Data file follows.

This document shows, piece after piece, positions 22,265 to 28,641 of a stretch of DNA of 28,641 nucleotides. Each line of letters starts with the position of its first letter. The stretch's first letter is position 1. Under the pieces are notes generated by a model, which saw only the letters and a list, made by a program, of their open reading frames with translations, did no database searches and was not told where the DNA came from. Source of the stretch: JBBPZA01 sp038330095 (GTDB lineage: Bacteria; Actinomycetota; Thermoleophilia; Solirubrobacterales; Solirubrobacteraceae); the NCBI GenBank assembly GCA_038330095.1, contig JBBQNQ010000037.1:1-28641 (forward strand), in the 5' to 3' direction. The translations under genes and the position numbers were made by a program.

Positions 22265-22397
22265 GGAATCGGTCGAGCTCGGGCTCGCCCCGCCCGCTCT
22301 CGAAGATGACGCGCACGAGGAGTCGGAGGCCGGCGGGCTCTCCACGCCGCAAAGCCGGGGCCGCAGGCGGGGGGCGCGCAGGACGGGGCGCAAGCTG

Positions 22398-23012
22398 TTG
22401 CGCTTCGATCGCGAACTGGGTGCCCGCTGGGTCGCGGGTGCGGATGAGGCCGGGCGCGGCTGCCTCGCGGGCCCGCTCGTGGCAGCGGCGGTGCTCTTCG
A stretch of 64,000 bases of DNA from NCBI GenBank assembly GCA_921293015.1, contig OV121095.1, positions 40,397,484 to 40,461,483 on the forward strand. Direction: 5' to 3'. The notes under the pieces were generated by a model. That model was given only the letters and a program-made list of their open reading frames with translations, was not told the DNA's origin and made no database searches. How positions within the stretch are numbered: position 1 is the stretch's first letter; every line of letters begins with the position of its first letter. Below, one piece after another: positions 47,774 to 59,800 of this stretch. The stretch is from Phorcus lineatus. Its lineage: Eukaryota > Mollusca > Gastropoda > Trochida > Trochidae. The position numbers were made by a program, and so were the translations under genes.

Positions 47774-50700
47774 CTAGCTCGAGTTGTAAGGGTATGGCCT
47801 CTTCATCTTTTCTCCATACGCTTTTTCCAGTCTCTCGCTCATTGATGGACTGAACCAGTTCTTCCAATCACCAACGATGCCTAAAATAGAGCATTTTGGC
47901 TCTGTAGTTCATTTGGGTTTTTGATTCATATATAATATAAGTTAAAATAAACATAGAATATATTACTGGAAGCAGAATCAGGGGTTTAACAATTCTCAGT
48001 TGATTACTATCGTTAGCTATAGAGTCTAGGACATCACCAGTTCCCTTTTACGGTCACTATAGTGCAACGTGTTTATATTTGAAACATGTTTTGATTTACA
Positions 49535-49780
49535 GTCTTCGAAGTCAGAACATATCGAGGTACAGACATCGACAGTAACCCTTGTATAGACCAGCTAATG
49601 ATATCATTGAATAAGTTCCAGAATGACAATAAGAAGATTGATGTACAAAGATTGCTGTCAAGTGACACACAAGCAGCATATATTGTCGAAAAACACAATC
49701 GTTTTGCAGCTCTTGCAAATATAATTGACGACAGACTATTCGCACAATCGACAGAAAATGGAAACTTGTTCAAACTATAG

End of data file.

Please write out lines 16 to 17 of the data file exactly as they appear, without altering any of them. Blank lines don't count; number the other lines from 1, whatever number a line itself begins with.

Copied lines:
49601 ATATCATTGAATAAGTTCCAGAATGACAATAAGAAGATTGATGTACAAAGATTGCTGTCAAGTGACACACAAGCAGCATATATTGTCGAAAAACACAATC
49701 GTTTTGCAGCTCTTGCAAATATAATTGACGACAGACTATTCGCACAATCGACAGAAAATGGAAACTTGTTCAAACTATAG